CSC books not audited for the past 8 years


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Boustead Beef was supposed to invest US$45 million in the first year of its operations.
It was supposed to: 

  • Refurbishing of abattoirs, canning factory, distribution US$6 million.
  • Working capital abattoirs, canning factory, distribution US$5 million.
  • Logistic fleet, vehicles, distribution- abattoirs US$2 million.
  • IT systems/meat matex/stock control/etc US$3 million.
  • External cattle purchase facility US$5 million.
  • External buy back facility for processed beef US$5 million.
  • Capital expenditure ranches and feedlots US$4.5 million.
  • Working capital ranches and feedlots US$3 million
  • Logistics fleet ranches, vehicles US$1.5 million
  • Cattle purchase US$10 million

Nothing of the sort happened. Instead Boustead Beef shut down the factory in September 2019 claiming it was refurbishing the plant over the next four months but it never resumed operations forcing the government to put the company under corporate rescue in December 2020.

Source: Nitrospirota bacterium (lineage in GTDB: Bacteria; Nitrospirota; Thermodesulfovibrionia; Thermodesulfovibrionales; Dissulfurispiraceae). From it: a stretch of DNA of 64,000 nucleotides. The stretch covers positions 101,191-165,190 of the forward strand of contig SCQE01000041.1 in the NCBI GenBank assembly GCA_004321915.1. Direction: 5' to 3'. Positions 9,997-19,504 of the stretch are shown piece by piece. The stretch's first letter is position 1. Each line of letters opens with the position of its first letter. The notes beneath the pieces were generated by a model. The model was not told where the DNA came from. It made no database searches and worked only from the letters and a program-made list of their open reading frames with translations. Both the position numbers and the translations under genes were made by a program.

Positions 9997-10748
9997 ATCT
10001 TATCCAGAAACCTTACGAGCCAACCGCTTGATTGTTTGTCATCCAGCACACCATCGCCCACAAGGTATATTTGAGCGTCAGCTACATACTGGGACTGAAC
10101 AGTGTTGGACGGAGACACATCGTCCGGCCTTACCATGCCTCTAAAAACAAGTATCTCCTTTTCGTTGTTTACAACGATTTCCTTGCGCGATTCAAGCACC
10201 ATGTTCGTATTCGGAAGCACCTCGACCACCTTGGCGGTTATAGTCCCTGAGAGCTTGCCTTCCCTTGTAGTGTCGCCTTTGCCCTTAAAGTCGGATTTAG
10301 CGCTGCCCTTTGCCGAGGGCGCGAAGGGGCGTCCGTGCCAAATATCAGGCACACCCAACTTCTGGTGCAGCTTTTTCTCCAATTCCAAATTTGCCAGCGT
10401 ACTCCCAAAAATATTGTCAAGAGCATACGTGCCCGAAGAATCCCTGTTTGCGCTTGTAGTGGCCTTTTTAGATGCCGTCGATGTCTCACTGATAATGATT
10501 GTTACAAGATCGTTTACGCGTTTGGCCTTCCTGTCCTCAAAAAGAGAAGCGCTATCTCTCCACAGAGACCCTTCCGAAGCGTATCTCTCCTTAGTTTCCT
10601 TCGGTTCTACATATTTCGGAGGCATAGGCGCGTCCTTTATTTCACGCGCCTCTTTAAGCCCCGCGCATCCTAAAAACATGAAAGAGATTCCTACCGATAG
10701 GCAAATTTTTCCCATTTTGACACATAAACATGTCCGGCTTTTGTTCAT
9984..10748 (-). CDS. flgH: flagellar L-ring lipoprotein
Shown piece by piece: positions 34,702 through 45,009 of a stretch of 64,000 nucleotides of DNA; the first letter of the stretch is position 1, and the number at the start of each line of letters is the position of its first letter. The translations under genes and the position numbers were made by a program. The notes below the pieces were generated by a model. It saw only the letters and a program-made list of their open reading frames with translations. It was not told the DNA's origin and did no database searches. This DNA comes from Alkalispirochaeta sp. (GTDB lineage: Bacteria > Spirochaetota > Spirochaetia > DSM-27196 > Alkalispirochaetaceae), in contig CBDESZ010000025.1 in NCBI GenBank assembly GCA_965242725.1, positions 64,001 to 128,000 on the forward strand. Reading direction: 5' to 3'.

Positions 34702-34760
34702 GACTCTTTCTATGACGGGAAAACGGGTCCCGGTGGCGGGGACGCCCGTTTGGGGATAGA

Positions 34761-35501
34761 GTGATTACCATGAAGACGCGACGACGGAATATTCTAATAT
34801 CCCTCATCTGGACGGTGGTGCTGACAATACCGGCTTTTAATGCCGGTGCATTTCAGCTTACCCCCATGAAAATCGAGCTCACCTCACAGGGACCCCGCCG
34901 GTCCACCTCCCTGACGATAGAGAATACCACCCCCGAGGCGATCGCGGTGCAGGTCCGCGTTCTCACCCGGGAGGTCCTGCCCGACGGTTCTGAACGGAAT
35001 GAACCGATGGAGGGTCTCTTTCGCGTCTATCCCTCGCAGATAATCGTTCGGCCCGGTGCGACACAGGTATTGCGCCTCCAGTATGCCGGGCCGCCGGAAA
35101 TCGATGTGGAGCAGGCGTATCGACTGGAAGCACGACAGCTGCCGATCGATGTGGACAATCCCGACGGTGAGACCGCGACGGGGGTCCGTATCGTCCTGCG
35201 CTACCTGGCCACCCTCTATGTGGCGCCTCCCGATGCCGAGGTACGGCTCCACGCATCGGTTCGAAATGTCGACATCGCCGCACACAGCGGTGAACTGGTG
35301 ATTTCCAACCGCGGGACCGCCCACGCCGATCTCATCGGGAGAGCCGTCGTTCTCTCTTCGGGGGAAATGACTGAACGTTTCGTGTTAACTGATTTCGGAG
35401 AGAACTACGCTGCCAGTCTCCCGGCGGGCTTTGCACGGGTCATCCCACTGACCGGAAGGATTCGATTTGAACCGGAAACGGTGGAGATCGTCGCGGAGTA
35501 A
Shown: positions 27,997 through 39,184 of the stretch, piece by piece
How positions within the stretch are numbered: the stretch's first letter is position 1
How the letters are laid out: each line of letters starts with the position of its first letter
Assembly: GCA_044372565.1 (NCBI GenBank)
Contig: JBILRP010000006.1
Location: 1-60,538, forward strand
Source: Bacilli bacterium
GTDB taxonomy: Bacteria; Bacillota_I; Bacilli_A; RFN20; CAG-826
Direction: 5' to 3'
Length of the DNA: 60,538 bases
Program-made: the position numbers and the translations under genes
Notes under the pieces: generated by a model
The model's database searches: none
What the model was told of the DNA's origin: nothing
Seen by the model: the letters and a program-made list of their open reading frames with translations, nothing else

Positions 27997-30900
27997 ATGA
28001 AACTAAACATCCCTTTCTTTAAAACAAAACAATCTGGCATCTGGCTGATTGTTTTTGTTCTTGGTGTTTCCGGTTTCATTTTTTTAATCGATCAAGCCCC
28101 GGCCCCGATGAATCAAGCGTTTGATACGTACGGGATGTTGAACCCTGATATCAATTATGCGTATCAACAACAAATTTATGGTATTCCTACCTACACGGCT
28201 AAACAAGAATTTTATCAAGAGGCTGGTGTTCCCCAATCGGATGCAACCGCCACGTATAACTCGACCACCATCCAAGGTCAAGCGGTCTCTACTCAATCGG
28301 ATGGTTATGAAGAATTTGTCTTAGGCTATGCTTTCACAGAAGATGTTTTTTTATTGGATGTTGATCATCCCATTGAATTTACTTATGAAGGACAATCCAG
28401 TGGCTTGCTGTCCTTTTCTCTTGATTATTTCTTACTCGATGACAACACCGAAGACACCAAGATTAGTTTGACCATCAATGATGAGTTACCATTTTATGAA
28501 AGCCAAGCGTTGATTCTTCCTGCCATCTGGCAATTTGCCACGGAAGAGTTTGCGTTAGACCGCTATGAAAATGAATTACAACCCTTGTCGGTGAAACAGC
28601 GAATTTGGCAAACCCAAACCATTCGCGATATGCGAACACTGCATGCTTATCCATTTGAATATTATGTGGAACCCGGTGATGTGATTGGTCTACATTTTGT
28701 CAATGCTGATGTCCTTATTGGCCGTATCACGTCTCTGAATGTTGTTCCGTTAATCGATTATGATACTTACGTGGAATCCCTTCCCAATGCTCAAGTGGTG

But Boustead Beef did not allow the rescue plan to be implemented. While it was supposed to be the government partner, it filed papers as a creditor, claiming some $3.5 billion.

The first corporate rescuer Ngoni Kudenga was disqualified after Boustead Beef and other creditors said there was a conflict of interest because Kudenga and Masuka sat on the boards of Hippo Valley and Mutilikwi Boards which were both subsidiaries of Tongaat Hulett.

Vonani Majoko who took over was sidelined and Boustead Beef continued operations claiming that it had refurbished the plant with Vice-President Constantino Chiwenga being asked to officially open the plant last month.

Chiwenga said the CSC would not be allowed to close again but it actually never resumed operations except on the day that he officially re-opened it and slaughtered 14 cattle.

Boustead Beef consultant Reginald Shoko admitted that the plant was not operating but said it was retraining workers and full operations would resume in four to six weeks.

It was not clear why this was not done before the Vice-President was asked to officially re-open it.

A source said the government was now so embarrassed that it is investigating the circumstances that led to the reopening of the plant.

 

(74 VIEWS)

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Charles Rukuni
The Insider is a political and business bulletin about Zimbabwe, edited by Charles Rukuni. Founded in 1990, it was a printed 12-page subscription only newsletter until 2003 when Zimbabwe's hyper-inflation made it impossible to continue printing.

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